The Impact of Molecular Testing for Pathogens of Community-Acquired Pneumonia on Antibiotic Utilization.
S D Med. 2019 Feb;72(2):63-66
Authors: Rezkalla J, Hoover SE, Hsu J, Lamfers R
Community-acquired pneumonia (CAP) is a common and costly problem in U.S. healthcare. A major challenge in development of targeted treatment strategies has been limitations in diagnostic testing to confirm specific pathogens, including viruses. The recent and widespread use of multiplex polymerase chain reaction (mPCR) to identify pathogens has created an opportunity to improve diagnostic testing and subsequent antibiotic stewardship. We performed a retrospective cohort study examining 233 inpatients with pneumonia of which 70 patients underwent testing with mPCR. A specific pathogen was identified by mPCR in 24 percent of these patients and there was a statistically significant decrease in antibiotic use between patients who tested negative (average 8.3 days of antibiotics) versus patients who tested positive (average 4.9 days of antibiotics). This highlights the potential utility of mPCR implementation as an antibiotic stewardship strategy.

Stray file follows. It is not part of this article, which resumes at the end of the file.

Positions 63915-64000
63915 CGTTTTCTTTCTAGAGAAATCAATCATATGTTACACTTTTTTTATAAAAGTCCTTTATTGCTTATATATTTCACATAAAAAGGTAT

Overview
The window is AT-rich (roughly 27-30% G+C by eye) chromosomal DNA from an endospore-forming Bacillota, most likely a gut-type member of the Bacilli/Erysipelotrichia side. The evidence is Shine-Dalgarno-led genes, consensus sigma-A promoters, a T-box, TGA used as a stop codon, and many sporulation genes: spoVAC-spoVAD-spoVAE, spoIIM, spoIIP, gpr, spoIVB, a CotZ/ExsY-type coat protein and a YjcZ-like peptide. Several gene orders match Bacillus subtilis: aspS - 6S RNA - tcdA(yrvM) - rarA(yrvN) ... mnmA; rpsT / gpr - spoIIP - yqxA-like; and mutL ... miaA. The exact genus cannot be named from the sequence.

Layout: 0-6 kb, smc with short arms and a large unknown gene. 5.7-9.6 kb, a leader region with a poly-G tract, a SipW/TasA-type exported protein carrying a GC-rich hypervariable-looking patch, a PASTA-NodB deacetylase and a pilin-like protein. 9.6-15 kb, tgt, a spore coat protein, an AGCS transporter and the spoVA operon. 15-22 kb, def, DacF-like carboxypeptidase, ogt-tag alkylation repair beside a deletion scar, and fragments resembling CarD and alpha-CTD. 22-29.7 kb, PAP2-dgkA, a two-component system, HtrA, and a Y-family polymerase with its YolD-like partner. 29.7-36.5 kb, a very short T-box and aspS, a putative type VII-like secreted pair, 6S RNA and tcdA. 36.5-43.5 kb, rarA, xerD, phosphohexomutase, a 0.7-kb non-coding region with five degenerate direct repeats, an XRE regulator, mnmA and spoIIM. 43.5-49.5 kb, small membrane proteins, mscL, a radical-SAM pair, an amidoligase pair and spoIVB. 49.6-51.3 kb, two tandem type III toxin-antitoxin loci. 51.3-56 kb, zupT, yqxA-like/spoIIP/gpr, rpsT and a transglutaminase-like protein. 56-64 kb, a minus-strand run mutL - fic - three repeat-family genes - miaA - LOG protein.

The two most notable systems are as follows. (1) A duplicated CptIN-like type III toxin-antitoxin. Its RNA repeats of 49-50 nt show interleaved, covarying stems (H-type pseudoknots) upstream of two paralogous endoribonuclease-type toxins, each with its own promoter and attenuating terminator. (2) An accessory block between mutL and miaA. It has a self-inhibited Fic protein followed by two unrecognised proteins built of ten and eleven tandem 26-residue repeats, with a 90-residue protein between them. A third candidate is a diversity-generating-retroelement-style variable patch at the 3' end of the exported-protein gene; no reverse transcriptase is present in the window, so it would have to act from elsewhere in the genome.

PMID: 30855733 [PubMed - in process]